At my first visit, they looked hard at my 3T MRI films from April 08, but didn't inquire about the lesser January ones I had on CDs with me. Yet, in the notes there is mention of my previous neuro saying "there is faint enhancement as before" with regard to the April MRI, but no mention of any prior enhancement in the January ones on the radiologist's report. This discrepancy bothers them, just like it bothered me. However, I don't think my new doctor knew I had the prior ones with me at that visit. Would there be any point in asking them to take a look at them now? They do have the radiologist reports. On my newest ones taken in October, the neuroradiologist who works for that practice doesn't mention one of my two spinal lesions, but the neurologist or the NP wrote that it's still there on the October films. Kinda makes ya wonder why they need the radiologist.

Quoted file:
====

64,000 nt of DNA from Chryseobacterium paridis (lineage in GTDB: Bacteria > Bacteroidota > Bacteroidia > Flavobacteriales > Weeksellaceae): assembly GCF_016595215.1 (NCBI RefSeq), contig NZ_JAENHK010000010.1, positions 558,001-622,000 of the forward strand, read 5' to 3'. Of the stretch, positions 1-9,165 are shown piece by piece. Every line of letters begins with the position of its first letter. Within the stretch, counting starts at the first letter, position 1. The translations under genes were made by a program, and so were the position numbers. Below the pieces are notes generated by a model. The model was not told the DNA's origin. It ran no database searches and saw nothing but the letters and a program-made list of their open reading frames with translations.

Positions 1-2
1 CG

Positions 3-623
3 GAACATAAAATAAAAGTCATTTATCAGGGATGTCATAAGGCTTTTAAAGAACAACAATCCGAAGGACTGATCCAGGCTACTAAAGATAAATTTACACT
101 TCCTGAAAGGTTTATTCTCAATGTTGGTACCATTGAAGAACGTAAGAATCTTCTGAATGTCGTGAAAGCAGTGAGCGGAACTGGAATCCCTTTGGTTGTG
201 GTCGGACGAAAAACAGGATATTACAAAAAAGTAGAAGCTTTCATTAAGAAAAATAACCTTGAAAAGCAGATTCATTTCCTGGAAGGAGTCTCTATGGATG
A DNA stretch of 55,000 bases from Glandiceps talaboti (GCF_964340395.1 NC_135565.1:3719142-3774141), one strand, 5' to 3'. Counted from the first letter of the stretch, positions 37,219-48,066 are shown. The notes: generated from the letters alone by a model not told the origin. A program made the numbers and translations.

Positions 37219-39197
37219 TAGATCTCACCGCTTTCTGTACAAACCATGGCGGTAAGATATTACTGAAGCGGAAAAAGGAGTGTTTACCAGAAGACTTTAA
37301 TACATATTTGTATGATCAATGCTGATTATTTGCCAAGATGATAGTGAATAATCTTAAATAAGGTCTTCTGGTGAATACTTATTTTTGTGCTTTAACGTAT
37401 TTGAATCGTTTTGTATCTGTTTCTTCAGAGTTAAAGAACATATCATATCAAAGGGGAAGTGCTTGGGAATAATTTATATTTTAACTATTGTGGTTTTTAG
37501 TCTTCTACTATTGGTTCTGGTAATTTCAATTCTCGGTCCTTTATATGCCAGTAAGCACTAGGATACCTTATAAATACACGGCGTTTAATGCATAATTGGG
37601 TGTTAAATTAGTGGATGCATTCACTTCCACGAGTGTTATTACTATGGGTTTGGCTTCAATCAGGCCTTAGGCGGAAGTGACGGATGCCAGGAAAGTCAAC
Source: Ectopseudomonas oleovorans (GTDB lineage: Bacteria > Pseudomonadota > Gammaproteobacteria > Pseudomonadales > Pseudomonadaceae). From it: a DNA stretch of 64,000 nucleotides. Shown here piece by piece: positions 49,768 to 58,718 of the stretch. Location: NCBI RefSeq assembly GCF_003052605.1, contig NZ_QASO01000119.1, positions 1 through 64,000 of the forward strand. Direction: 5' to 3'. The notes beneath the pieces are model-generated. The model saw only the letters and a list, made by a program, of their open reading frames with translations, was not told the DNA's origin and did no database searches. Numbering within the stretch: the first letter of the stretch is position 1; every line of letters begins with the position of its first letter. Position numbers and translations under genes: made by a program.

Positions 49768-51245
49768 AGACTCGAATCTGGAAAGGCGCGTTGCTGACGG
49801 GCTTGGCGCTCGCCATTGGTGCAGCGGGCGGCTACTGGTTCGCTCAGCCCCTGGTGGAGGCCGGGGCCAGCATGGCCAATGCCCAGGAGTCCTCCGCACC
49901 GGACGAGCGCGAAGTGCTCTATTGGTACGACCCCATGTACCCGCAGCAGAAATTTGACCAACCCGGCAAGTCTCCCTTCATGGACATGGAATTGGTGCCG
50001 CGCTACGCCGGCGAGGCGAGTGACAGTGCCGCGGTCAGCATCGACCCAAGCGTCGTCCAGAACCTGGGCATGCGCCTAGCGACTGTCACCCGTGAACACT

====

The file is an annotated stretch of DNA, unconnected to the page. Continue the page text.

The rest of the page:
I did write to the Opthalmalogist I saw ten years ago when the eye trouble started, but haven't heard anything back yet.
My PCP has me on Miralax, and it seems to be actually working. She's sending me to a physical therapist for a urinary urge incontinence evaluation and program, so we'll see how that goes. (Get it, goes?)
June 2009 Started having a new paresthesia in the middle of my back, so back to see the neuro's NP. New cervical and thoracic MRIs. No new or enhancing lesions, but I have a T7-T8 herniated disc. Don't know if that is the cause of the new paresthesias, but it got me into physical therapy to strengthen that area of my back, which is great since I'm a dedicated sloucher.